By Shelby Mertens
Capital News Service
RICHMOND – Gov. Bob McDonnell’s goals for his last year in office drew mixed reactions among legislators representing the Williamsburg area.
Education, transportation, healthcare, workforce development and the restoration of rights were the most important issues among local legislators.
Delegate Michael Watson, R-Williamsburg, issued a press statement praising the governor’s education and workforce proposals.
“I am happy to hear that there is a focus on both K-12 education and workforce development,” said Watson. “In fact, I have been working with the governor’s office on workforce development legislation.”
Delegate Brenda Pogge, R-Williamsburg, applauded McDonnell’s transportation proposals and said she thinks it will pass in the House because it is a broad based plan.
“I think the transportation package he has is the best I’ve seen since I’ve been in the General Assembly,” Pogge said. “I do intend to support it and I think the public will be happy with it.”
State Sen. John Miller, D-Newport News, said in a press statement that he supports McDonnell’s initiatives to help improve third grade reading scores and the restoration of rights bill. However, he isn’t satisfied with all of the governor’s agenda.
“I am disappointed in his refusal to expand healthcare coverage to uninsured Virginians, his massive expansion of the sales tax to pay for transportation, and his plan to take away local control from some schools,” Miller said.
McDonnell gave his last State of the Commonwealth address Wednesday night at the Capitol to kick off the beginning of the 2013 General Assembly session. McDonnell outlined his plans for many hot-button issues, including transportation, education, mental health, and restoration rights for nonviolent felons.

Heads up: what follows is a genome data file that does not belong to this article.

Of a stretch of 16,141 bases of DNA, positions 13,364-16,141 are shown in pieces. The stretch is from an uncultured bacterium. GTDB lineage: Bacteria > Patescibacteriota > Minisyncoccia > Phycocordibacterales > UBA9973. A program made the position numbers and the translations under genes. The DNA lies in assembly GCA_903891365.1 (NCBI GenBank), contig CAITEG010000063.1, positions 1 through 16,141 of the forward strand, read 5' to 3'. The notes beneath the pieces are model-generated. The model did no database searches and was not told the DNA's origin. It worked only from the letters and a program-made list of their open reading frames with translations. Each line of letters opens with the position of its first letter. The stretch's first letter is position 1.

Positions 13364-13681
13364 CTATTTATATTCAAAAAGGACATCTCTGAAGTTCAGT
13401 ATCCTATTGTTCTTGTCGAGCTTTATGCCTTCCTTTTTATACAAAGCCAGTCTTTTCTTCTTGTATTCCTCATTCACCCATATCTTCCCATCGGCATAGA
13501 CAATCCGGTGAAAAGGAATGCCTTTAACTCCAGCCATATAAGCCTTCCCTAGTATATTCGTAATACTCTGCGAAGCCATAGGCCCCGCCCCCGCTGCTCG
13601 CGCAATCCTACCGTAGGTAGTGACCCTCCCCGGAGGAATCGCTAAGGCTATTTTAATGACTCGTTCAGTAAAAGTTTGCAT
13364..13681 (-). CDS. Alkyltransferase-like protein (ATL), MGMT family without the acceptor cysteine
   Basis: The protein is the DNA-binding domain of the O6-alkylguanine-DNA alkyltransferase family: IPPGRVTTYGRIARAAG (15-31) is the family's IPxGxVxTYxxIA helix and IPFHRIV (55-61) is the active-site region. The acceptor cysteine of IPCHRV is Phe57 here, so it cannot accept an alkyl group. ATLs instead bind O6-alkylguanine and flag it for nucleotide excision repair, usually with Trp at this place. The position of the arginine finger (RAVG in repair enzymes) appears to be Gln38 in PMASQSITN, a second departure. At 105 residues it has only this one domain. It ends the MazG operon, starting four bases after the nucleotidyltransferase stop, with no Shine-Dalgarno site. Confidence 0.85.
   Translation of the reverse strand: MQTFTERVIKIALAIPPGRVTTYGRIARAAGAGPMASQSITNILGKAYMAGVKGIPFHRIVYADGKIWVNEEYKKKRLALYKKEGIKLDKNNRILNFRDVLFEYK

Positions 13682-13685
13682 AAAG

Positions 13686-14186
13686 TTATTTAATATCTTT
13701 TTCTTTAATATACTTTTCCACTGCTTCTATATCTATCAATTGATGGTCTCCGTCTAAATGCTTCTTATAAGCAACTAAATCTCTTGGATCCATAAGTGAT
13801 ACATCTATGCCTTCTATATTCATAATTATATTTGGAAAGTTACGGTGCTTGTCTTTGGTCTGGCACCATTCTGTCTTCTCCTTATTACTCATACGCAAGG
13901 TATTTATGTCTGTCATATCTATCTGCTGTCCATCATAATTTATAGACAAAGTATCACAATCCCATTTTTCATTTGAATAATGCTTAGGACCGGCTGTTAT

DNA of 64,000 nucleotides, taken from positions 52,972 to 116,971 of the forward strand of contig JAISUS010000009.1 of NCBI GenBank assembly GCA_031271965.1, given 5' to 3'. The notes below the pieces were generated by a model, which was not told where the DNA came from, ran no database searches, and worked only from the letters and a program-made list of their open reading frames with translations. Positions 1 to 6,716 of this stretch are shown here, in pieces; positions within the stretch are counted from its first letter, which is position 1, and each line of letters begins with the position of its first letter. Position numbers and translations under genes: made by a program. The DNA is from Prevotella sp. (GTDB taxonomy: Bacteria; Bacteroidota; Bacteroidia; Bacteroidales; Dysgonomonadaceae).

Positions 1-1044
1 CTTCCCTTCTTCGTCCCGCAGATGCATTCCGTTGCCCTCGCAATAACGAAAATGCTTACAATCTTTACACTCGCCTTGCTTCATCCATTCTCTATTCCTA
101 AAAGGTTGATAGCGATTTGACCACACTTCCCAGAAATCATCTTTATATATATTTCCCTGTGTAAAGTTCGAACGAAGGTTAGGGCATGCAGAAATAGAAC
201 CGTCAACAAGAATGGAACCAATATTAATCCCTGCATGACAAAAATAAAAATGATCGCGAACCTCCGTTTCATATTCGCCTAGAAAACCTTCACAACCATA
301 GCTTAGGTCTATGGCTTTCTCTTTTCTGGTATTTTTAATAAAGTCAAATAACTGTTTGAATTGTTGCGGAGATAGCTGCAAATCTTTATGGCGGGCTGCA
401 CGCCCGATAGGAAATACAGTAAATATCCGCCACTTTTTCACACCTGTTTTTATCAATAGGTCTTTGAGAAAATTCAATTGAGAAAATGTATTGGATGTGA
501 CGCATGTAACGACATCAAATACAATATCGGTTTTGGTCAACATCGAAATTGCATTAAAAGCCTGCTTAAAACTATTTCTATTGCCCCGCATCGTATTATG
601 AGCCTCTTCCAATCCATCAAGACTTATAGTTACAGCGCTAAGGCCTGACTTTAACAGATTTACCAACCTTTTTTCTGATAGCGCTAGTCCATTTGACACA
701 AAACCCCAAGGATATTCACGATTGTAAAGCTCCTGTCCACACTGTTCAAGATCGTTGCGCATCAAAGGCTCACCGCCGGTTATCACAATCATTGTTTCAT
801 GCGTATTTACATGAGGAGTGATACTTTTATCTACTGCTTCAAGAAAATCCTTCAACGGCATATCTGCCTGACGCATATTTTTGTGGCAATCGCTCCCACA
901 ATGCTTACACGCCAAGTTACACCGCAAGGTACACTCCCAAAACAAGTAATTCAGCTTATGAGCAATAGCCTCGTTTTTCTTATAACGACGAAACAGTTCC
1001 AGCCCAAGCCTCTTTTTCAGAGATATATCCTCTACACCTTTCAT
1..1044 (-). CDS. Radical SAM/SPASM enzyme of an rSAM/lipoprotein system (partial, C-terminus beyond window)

McDonnell said his top priority this session is a long-term transportation funding plan for Virginia. This plan would eliminate the 17.5 cents per gallon gas tax and increase the sales tax by 0.8 percent. Virginia would be the first state in the union to eliminate the gas tax. McDonnell also said he wants to invest another $3.1 billion into the state’s transportation network over the next five years. The entire plan will add $1.8 billion in new construction spending.
“Do not send me a budget that does not include new transportation funding,” said McDonnell. “We are all out of excuses. We must act now.”
McDonnell also proposed new education reform. The governor wants to give a two percent pay raise to teachers and other instructional personnel, which would be their first state-supported raise in six years. In addition, McDonnell wants to give $15 million to school districts with high performing teachers. But the catch is, McDonnell has proposed to actually grade schools.
“We should grade schools like we grade students’ papers and tests,” McDonnell said. “I’m proposing an A-F school ranking scale to empower parents and students to demand excellence.
The governor gave his endorsement to the restoration of rights bill introduced by Delegate Greg Habeeb (R-8th) and Peter Farrell (R-56th). This bill would allow an automatic restoration of rights to non-violent offenders. Attorney General Ken Cuccinelli also said he would support the legislation.
Education seems to already have bipartisan support from both Republicans and Democrats. Both legislators agree that McDonnell has an ambitious agenda for his last year in office.